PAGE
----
Cancer patient Jacqui is one of our 'hidden homeless' - but she's far from alone

Three months ago, Hobart woman Jacqui Stocks told SBS News she became homeless after her cancer diagnosis forced her to stop working. On World Homeless Day, she is still without a proper place to live.

Jacqui Stocks became homeless after a cancer diagnosis meant she was no longer able to work.

Jacqui Stocks became homeless after a cancer diagnosis meant she was no longer able to work. Source: Supplied

Chemotherapy treatment chills your bones and leaves your insides cold, says ovarian cancer patient Jacqui Stocks.

It's a big problem if you find yourself homeless during Tasmania’s freezing winter.

“I would have died if I didn’t find shelter,” the 54-year-old, originally from Bendigo in Victoria, tells SBS News. 

“Chemotherapy is a killer. No pain relief ever works, except for a hot water bottle.”

In June,  after being diagnosed with cancer in December and was no longer able work. At the time, she was sleeping in a friend’s “shack” while going through the “thick” of chemotherapy.

Three months later, as World Homeless Day is marked on Thursday, she is still without stable housing.

Ms Stocks after the completion of her chemotherapy treatment.
Ms Stocks after the completion of her chemotherapy treatment. Source: Supplied

“Nobody really wants to live with you when you are sick and undergoing chemo, there’s a lot of discrimination towards people with cancer,” she says, through tears. “I just don’t know how I made it through that time.”

While Jacqui is starting to see her eyebrows and hair grow back nine weeks after finishing her treatment, she is still sleeping in a shack. Another friend is letting her stay on their property, but it is likely only until Christmas.

Jacqui says her Centrelink Newstart payment of $555 a fortnight was just not enough to rent a place of her own.

“You can’t just throw people on cancer treatment in with Newstart people, they’re vastly different,” Jacqui, who has three university degrees and used to own her own small business, said.

“I’m not here because I didn’t want to work, or because I am not skilled or for whatever other reason, I am here because I am sick.”

According to the government’s Human Services website, the Newstart payment is an allowance for people who are unemployed and looking for work - not people who are unable to work due to health issues.

Because she’s been able to find shelter with friends, Jacqui is considered one of Australia’s “hidden homeless”, a group Mission Australia CEO James Toomey says make up the vast majority of Australia’s homeless.

“Hidden homelessness” refers to people who are living in unsuitable accommodation, including, when their shelter does not meet their health needs, is overcrowded or unstable, Mr Toomey told SBS News.

“Rough sleeping accounts for seven to eight per cent of homeless people in Australia, but there are a number of other categories of homelessness all of which are very challenging and difficult for people to experience,” he said.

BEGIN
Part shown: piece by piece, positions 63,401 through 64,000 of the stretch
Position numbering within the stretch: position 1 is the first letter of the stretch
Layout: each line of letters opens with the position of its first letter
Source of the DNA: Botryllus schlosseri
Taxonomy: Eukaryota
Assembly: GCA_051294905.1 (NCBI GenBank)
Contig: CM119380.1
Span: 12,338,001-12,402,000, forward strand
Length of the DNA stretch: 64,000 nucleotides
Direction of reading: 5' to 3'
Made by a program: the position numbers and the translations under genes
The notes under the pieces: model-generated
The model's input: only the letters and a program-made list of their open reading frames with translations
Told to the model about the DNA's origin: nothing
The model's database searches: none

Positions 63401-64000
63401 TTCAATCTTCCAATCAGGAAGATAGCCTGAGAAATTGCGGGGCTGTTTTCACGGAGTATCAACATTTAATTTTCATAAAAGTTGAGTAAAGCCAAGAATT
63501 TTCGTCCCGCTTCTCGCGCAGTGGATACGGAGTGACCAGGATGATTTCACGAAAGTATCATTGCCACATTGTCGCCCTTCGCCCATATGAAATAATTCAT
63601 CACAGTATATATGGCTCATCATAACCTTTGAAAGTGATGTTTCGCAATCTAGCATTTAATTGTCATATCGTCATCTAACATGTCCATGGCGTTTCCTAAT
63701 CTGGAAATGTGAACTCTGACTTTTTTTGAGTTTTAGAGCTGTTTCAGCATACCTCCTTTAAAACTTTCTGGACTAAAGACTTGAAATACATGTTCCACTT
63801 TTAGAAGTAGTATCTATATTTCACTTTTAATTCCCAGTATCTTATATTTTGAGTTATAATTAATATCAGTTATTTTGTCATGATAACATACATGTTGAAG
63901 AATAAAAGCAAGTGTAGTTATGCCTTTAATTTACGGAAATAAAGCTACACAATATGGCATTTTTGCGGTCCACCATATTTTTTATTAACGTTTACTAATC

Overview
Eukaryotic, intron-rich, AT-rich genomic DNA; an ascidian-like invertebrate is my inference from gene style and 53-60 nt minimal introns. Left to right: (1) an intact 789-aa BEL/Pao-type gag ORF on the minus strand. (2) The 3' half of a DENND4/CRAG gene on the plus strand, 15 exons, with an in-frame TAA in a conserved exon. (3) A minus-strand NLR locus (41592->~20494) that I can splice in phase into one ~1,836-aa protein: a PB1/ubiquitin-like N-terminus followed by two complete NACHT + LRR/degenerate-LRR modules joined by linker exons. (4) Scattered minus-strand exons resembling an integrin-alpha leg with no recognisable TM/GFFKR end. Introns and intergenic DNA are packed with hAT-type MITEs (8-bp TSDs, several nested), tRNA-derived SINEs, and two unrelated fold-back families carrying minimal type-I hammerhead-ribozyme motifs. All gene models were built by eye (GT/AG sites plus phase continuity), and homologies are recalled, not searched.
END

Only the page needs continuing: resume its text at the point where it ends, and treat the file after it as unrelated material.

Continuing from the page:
“Just resolving the presence of rough sleepers is not the same as resolving the problem of homelessness. There is more to homelessness than rough sleepers and we need to attend to all of it.”

According to 2018 data from the Australian Bureau of Statistics, roughly 116,000 Australians are without a safe place to call home. Mr Toomey said this is

“One of the major underpinning features of rising homelessness is purely a matter of supply of suitable housing and rental housing that is affordable for people on low and moderate incomes, let alone any kind of income support,” he said.

“Cost of rent in Australia, in all cities and in nearly all of Australia, exceeds what is affordable for somebody on a low income and certainly on the minimum wage.”

Mr Toomey noted that there had recently been a spike in homelessness in Tasmania, where Ms Stocks lives, due to a lack of affordable rental properties.

"No real estate would look at you for a tenant, and if you wanted to rent a place, there’s no way you can afford one either," Ms Stocks said.

While housing falls under the control of the state and territories, the federal government has committed to investing more than $6 billion towards housing support and homelessness services over the coming year.

Around $4.6 billion will be spent on Commonwealth Rest Assistance, to assist eligible Australians to meet their rental costs.

A spokesperson for the Department of Social Services told SBS News they could not comment on individual cases but "we sympathise with the difficult circumstances many Australians face during an unexpected battle with illness". 

"Where Newstart Allowance recipients have additional costs such as raising children and medical bills, supplementary payments are available including Family Tax Benefit and Pharmaceutical Allowance," they said. 

"All income support recipients receive a concession card that provides access to PBS medicines at a vastly reduced cost, bulk billing and reduced out-of-hospital medical expenses."

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Readers seeking support can contact Lifeline crisis support on 13 11 14, Suicide Call Back Service on 1300 659 467 and Kids Helpline on 1800 55 1800 (for young people aged 5 to 25). More information is available at and .

5 min read
Published 10 October 2019 at 7:27am
By Nick Baker, Maani Truu